2019 Impact Awards

Refining Disaster Recovery in a Challenging Environment

A clever use of software-defined network virtualization took Mohave Community College from a crippling 72-hour outage to a 45-minute (and still dropping) recovery time.

Impact Awards logo

Category: IT Infrastructure & Systems

Institution: Mohave Community College

Project: Disaster Recovery

Project lead: Mark Van Pelt, chief information officer

Tech lineup: CDW-G, Veeam, VMware

IT team at Mohave Community College

Project team members Brian Massey (left) and Joshua Walters (right) (Photo courtesy of Mohave Community College)

Nestled in the northwest corner of Arizona, Mohave County is the fifth-largest county in the contiguous United States. That makes for some serious challenges for the 16-person IT team at Mohave Community College, which has campuses far-flung in Kingman, Lake Havasu City, Bullhead City and Colorado City. "My closest campus is 45 minutes away and my farthest is four-and-a-half hours away, and I have to drive through two other states to get there," said Mark Van Pelt, who has been MCC's chief information officer for three years.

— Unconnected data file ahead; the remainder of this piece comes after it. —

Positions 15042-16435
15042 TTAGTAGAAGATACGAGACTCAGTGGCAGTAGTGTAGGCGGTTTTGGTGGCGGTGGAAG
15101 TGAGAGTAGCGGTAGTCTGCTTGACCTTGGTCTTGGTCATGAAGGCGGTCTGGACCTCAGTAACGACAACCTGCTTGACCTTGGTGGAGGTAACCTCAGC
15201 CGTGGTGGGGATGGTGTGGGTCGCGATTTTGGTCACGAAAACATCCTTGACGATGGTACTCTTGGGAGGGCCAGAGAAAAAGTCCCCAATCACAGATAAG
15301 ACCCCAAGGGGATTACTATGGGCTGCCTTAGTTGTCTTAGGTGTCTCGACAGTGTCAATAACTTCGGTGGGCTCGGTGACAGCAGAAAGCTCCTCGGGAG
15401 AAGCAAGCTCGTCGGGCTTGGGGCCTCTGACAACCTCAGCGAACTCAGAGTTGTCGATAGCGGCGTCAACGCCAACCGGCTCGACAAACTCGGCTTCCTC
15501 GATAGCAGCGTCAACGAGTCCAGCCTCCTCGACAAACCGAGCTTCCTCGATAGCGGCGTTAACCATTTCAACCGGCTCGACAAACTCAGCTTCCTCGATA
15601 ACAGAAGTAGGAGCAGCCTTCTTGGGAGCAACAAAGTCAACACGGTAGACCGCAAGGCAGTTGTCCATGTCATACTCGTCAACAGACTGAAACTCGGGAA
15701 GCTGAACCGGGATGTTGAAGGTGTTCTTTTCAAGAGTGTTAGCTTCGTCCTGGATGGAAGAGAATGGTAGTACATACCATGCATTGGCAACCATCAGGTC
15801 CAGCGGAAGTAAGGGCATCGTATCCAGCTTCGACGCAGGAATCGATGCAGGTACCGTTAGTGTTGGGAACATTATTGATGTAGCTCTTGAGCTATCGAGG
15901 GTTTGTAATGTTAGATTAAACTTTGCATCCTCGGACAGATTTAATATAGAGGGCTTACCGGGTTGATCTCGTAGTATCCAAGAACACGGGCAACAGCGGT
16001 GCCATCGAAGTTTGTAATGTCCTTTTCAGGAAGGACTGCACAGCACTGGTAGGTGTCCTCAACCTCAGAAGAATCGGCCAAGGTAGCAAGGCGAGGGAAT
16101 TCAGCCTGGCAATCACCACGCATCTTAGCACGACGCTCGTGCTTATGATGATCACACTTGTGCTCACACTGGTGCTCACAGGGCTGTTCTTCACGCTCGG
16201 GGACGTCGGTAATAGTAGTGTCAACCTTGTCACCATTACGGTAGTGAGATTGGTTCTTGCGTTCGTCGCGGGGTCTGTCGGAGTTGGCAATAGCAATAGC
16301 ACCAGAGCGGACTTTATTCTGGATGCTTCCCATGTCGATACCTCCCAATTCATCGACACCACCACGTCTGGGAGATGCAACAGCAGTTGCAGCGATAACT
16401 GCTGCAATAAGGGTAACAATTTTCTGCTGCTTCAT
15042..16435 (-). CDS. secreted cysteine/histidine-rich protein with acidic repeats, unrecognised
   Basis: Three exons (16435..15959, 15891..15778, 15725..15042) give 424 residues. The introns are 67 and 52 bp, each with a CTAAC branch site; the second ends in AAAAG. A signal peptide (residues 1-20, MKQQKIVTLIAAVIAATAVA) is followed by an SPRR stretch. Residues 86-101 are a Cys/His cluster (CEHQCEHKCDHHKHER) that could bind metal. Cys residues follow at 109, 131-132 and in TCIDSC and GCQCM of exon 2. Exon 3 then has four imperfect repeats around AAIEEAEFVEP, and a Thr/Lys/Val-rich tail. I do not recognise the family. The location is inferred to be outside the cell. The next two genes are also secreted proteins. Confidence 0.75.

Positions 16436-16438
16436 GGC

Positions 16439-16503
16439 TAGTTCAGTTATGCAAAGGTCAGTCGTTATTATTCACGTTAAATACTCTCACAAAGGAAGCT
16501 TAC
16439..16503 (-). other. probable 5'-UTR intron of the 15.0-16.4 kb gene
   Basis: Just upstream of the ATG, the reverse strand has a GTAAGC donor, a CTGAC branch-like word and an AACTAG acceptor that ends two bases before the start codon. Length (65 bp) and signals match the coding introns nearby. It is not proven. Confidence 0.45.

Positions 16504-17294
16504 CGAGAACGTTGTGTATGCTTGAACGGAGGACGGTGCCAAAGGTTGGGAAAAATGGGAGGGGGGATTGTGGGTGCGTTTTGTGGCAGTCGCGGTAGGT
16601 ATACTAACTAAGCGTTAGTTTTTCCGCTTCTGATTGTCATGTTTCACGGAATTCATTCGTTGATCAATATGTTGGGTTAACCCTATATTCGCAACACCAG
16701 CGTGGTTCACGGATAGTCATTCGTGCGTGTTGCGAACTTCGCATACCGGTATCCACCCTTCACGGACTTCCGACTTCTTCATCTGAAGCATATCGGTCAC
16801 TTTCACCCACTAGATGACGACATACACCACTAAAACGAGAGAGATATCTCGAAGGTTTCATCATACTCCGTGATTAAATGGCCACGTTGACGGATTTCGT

Mark Van Pelt

Mark Van Pelt

Van Pelt said he took the position well knowing that the county's vast size and the college's limited resources would bring unique challenges, especially in terms of network infrastructure and disaster recovery. For instance, fiber is unavailable in Mojave County, and much of the connectivity comes from low-speed microwave connections.

"I came in as the seventh CIO in a five-year period," he added. "When I arrived, we were averaging about two outages per week in terms of major systems. I wouldn't say the infrastructure was collapsing, but we were certainly challenged. The youngest equipment on campus was about the same age as most of our students. In terms of networking equipment and most server infrastructure, I knew I had a big job ahead of me when I got here."

Mohave Community College

Mohave Community College's Lake Havasu City campus (Photo courtesy of Mohave Community College)

Then three months after his arrival in 2016, disaster struck. A systems engineer made a mistake that ended up corrupting the domain databases, and there were no good backups. "The same person who corrupted them was supposed to be backing them up," Van Pelt said. "One night he was supposed to be doing maintenance. The next morning we came in and nobody could log in or see anything." That was a Wednesday. For the next three days, the college was completely down. "I was still getting a handle on what we were or were not doing correctly, but that led to three sleepless nights for our group. Or when we were sleeping, we were sleeping at our desks. We would run a script, knowing it would take an hour, put our heads down and set an alarm to wake up when the script finishes."